Global warming to blame for Midwest tornadoes and thunderstorms?

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Michael Bastasch DCNF Managing Editor
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Global warming has been blamed for dozens of devastating tornadoes and thunderstorms that ravaged America’s Midwest this weekend.

Former United Nations adviser and economist Jeffrey Sachs tweeted out Sunday night that the severe storms that hit Illinois on Sunday were the result of human-induced global warming.

Weather tragedy in Illinois. Research shows human-induced warming is likely to lead to more severe thunderstorms.

— Jeffrey D. Sachs (@JeffDSachs) November 18, 2013

Today’s tornadoes in Illinois were very uncommon in number and severity for the month of November. Not unprecedented, but very uncommon.

— Jeffrey D. Sachs (@JeffDSachs) November 18, 2013

Sachs, now the director of the Earth Institute at Columbia University, also said that Typhoon Haiyan, which ravaged the Philippines earlier this month, was partly caused by energy policies. He tweeted out that fossil fuel companies and climate deniers had “blood on their hands.”

“We’re causing this because there are more and more of these storms, because of the way that humanity is changing the world’s environment,” Sachs told MSNBC’s Morning Joe. “This kind of event will happen more frequently unless we change the way we run our energy system. This is what humanity is doing. This is very, very hard to come to grips with.”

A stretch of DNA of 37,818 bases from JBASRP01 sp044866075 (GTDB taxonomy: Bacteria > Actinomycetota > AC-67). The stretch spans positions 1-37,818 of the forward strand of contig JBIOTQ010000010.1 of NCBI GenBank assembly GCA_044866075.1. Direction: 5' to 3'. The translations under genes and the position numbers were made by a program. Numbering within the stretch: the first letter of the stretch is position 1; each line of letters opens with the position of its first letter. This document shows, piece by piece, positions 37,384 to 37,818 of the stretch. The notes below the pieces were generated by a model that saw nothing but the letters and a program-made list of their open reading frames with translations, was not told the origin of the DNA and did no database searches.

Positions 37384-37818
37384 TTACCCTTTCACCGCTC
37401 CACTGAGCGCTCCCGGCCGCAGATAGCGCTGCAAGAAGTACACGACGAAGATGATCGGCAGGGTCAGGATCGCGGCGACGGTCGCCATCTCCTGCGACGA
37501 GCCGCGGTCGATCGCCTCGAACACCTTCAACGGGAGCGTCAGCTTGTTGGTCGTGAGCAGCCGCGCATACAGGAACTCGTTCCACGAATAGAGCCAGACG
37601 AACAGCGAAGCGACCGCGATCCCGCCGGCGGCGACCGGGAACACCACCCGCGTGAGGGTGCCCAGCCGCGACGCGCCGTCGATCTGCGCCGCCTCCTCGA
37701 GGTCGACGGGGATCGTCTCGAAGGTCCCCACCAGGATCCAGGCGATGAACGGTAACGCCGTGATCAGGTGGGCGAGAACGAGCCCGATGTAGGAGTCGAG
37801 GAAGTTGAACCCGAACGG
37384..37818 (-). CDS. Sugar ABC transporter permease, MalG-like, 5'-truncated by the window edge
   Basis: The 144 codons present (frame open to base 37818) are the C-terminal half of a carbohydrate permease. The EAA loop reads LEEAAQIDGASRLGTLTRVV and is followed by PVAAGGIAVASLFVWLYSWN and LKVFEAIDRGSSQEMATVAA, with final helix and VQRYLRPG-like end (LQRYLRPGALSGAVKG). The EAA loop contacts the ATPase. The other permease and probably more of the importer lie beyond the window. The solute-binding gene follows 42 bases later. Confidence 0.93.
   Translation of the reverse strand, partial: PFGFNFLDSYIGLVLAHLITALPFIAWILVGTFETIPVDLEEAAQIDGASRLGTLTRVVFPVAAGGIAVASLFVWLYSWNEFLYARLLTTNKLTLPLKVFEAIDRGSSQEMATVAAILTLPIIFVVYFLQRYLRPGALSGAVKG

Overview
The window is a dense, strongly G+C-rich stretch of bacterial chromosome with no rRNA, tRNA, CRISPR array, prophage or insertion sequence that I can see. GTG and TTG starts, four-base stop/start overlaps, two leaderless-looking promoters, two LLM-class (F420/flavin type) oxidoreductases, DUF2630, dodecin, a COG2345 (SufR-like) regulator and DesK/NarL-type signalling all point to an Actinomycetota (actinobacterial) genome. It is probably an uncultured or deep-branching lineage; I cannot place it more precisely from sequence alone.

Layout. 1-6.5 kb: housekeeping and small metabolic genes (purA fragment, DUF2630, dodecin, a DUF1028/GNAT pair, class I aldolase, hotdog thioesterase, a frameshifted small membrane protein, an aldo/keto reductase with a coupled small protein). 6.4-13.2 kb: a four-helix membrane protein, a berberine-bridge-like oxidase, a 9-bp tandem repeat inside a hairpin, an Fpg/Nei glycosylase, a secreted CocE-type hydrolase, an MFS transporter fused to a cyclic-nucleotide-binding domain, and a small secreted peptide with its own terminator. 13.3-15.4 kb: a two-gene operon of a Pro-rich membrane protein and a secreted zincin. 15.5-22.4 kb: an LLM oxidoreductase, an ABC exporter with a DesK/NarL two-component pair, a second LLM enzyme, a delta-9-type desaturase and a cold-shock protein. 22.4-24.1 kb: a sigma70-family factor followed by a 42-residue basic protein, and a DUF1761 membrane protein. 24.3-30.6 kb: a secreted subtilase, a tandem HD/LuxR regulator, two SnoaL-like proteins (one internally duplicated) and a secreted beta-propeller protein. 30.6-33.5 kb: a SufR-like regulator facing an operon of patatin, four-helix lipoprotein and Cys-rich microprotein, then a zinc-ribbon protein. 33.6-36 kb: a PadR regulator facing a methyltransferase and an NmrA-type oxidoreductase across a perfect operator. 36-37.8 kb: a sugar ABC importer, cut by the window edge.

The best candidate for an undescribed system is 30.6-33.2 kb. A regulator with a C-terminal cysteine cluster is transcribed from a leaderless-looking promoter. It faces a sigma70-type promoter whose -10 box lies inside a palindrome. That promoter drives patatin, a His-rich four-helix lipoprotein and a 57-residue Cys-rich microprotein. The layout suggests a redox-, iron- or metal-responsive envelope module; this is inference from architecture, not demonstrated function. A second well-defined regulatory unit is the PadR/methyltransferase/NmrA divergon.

Climate liars like Rupert Murdoch & Koch Brothers have more & more blood on their hands as climate disasters claim lives across world.

— Jeffrey D. Sachs (@JeffDSachs) November 10, 2013

However, Sach’s claims of extreme weather being driven by global warming run up against mounting evidence that weather has not gotten more extreme as more greenhouse gases are emitted from burning fossil fuels.

“Hurricanes have not increased in the U.S. in frequency, intensity or normalized damage since at least 1900,” University of Colorado scientist Roger Pielke testified before the Senate. “The same holds for tropical cyclones globally since at least 1970.”

“It is misleading and just plain incorrect to claim that disasters associated with hurricanes, tornadoes, floods or droughts have increased on climate timescales either in the United States or globally,” Pielke said.

Tornadoes and thunderstorms swept through the Midwest Sunday, devastating whole towns and leaving six people dead in Illinois.

The Chicago Tribune reports that thousands of Bears fans were forced to evacuate their Soldier Field seats and take cover inside the stadium or behind its massive stone colonnades.

“Weather doesn’t get more extreme than this in Illinois very often,” said Matt Friedlein, a meteorologist with the National Weather Service.

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